QUOTE]

Republicans policies tend to entrench poverty, and obesity and poverty often go together. The Republican-dominated states where obesity rates are the highest are states where there is more poverty, weak unions, people who lack health insurance and a strong opposition to the ACA. Also, opposition to food stamps, school meals and spending $ on education (to teach students about nutrition - don't eat cheetos vs fruit)

There is more to it then poverty, lack of health insurance and inadequate access to healthy food and obesity can’t be blamed only on the conserv. policies (plenty of overweight people in liberal cities) but stats show obesity is the conserv. states and those conserv. policies make the problem worse.


Any ranking of obesity has conserv. states at the top and liberal states at the bottom. That is not solely blaming states only noting it is a part of the problem. As an actuary you have to see a correlation.
"Any ranking of obesity has conserv. states at the top and liberal states at the bottom. That is not solely blaming states only noting it is a part of the problem. As an actuary you have to see a correlation."

As an actuary, if I ever dared to say out loud that state politics plays any meaningful role in people's weight, they'd kick me out of the association and never let me work again, and they'd be right to do so.

Again, if what you say is true (and it isn't, bit let's pretend), I'd bet that liberal states have more abortions, more drug use, more violent crime, poverty, fatherlessness, infidelity, divorce. If conservatism causes obesity, do you concede that liberalism causes the problems I listed? Can't have it both ways.
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Old 05-16-2018, 02:30 PM   #89
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Some good reading here:

The red states all have significantly lower life expectancy than blue states, owing to much higher incidences of diabetes, obesity, stroke and heart disease.
Red states have much higher rates of uninsured citizens, death, food stamp recipients and Medicaid recipients
The 10 poorest states in the nation are all red states and 97 of the 100 poorest counties are in red states.
The median income is much lower in red states than in blue states.
State funding per student is much lower in in red states.
The top 10 states that practice corporal punishment are red states.
The percent of the population with college degrees is lower in red states than in blue states.
Red states have a higher percentage of population abusing drugs.
The rate of traffic related fatalities is higher in red states.
The incidence of alcohol-related driving fatalities is higher in red states.
Of the 12 states with the highest murder rates, 10 are red states.
Of the top 10 states with the highest teenage pregnancy rates, nine are red states.
Of the top 15 states with the highest per capita execution rate, 13 are red states.
The incarceration rate is much higher in red states.
Property crimes rates are higher in red states than in blue states.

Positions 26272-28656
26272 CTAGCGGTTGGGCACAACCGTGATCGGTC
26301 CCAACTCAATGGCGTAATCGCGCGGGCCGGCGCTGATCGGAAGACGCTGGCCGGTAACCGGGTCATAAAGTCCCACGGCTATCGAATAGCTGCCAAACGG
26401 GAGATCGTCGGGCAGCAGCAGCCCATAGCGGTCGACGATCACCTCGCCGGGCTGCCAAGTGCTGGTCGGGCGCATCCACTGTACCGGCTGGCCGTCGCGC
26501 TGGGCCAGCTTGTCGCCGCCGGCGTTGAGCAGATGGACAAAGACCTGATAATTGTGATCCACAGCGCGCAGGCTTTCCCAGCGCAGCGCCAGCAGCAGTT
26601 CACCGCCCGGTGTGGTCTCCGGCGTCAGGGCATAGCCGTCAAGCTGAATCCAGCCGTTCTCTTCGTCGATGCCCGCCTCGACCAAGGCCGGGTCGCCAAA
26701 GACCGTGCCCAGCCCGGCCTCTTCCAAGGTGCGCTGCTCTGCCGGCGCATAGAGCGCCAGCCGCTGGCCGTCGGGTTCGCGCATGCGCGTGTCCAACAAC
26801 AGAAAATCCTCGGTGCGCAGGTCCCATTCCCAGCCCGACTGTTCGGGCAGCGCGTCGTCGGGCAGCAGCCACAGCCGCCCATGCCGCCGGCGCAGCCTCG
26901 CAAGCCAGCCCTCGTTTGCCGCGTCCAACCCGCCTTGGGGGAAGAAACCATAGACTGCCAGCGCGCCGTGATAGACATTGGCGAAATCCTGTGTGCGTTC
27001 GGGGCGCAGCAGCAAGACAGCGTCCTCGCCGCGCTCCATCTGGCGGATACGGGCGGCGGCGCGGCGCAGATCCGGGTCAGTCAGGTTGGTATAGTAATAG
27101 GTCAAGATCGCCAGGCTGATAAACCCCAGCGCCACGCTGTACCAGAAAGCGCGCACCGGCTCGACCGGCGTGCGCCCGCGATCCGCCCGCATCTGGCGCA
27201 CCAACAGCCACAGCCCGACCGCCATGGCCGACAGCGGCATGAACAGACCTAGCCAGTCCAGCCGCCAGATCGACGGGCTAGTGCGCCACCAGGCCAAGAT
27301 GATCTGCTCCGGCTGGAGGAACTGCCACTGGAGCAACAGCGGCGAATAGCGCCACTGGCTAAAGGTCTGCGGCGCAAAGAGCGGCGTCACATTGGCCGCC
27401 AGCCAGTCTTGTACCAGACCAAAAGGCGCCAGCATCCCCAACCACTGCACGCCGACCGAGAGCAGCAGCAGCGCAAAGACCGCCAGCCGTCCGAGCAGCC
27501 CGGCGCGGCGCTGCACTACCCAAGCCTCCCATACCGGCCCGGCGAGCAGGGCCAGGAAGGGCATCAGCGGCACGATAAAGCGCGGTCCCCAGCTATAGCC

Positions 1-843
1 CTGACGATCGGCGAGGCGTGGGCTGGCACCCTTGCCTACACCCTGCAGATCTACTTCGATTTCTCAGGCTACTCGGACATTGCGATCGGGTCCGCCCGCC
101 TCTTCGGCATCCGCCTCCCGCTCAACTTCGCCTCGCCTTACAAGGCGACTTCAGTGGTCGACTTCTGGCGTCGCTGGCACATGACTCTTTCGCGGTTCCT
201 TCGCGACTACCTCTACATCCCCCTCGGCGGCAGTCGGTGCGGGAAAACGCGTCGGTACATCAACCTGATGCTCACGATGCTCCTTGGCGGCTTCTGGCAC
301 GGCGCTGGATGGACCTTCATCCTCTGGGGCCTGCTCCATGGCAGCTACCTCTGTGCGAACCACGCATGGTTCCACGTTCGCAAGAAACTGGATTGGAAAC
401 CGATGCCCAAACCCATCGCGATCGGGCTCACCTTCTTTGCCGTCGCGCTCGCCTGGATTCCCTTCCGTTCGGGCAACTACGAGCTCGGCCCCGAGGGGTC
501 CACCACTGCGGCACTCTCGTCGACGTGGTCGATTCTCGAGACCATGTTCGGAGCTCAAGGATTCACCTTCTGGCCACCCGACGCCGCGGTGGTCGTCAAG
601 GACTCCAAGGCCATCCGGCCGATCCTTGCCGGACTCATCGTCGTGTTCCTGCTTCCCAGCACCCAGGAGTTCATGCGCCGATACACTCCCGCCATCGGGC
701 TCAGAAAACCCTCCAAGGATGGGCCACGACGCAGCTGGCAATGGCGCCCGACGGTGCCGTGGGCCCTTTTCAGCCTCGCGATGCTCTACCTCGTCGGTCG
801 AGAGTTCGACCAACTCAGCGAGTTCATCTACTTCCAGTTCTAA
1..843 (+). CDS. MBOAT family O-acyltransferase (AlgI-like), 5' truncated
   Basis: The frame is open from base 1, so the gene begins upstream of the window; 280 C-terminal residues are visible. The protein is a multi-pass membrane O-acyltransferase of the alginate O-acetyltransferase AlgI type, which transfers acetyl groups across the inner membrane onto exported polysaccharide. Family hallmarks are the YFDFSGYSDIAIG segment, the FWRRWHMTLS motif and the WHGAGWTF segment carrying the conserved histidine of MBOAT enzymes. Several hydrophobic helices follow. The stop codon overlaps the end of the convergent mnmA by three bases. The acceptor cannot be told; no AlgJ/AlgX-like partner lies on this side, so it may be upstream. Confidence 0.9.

Divorce rates are significantly higher in red states.
Abstinence-only sex education is more prevalent in red states, which accounts for the fact that of the states with the highest teenage pregnancy rates, nine of the top ten are red states.
There are significantly more white supremacists hate groups in red states than in blue states.


Violence
http://editions.lib.umn.edu/smartpol...igher-crime-r/

Divorce
https://www.ncbi.nlm.nih.gov/pubmed/25032268

Teen Pregnancies
http://www.slate.com/articles/news_a...een_moms_.html

Pornography
https://www.psychologytoday.com/us/b...re-pornography

Best states for woman.
https://wallethub.com/edu/best-and-w...r-women/10728/
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Old 05-16-2018, 02:45 PM   #90
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Some good reading here:

The red states all have significantly lower life expectancy than blue states, owing to much higher incidences of diabetes, obesity, stroke and heart disease.
Red states have much higher rates of uninsured citizens, death, food stamp recipients and Medicaid recipients
The 10 poorest states in the nation are all red states and 97 of the 100 poorest counties are in red states.
The median income is much lower in red states than in blue states.
State funding per student is much lower in in red states.
The top 10 states that practice corporal punishment are red states.
The percent of the population with college degrees is lower in red states than in blue states.
Red states have a higher percentage of population abusing drugs.
The rate of traffic related fatalities is higher in red states.
The incidence of alcohol-related driving fatalities is higher in red states.
Of the 12 states with the highest murder rates, 10 are red states.
Of the top 10 states with the highest teenage pregnancy rates, nine are red states.
Of the top 15 states with the highest per capita execution rate, 13 are red states.
The incarceration rate is much higher in red states.
Property crimes rates are higher in red states than in blue states.
Divorce rates are significantly higher in red states.
Abstinence-only sex education is more prevalent in red states, which accounts for the fact that of the states with the highest teenage pregnancy rates, nine of the top ten are red states.
There are significantly more white supremacists hate groups in red states than in blue states.
That is surely because all those rich liberals threw the fat, drunk, abusive, illiterate deplorables out of their blue states.